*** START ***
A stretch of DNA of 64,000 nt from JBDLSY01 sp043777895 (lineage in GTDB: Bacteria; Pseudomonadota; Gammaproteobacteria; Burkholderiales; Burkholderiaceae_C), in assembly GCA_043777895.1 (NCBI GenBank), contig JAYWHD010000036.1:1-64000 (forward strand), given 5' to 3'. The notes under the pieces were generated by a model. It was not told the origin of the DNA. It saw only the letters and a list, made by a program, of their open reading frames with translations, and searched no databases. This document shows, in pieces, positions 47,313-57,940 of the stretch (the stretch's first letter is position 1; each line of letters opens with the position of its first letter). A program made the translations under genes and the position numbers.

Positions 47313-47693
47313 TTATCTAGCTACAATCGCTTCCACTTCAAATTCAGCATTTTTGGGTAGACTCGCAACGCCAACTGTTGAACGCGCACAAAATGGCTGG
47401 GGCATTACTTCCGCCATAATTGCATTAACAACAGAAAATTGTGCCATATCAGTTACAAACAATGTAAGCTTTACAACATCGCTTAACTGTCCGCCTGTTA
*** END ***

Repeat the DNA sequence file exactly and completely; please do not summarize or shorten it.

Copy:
A stretch of DNA of 64,000 nt from JBDLSY01 sp043777895 (lineage in GTDB: Bacteria; Pseudomonadota; Gammaproteobacteria; Burkholderiales; Burkholderiaceae_C), in assembly GCA_043777895.1 (NCBI GenBank), contig JAYWHD010000036.1:1-64000 (forward strand), given 5' to 3'. The notes under the pieces were generated by a model. It was not told the origin of the DNA. It saw only the letters and a list, made by a program, of their open reading frames with translations, and searched no databases. This document shows, in pieces, positions 47,313-57,940 of the stretch (the stretch's first letter is position 1; each line of letters opens with the position of its first letter). A program made the translations under genes and the position numbers.

Positions 47313-47693
47313 TTATCTAGCTACAATCGCTTCCACTTCAAATTCAGCATTTTTGGGTAGACTCGCAACGCCAACTGTTGAACGCGCACAAAATGGCTGG
47401 GGCATTACTTCCGCCATAATTGCATTAACAACAGAAAATTGTGCCATATCAGTTACAAACAATGTAAGCTTTACAACATCGCTTAACTGTCCGCCTGTTA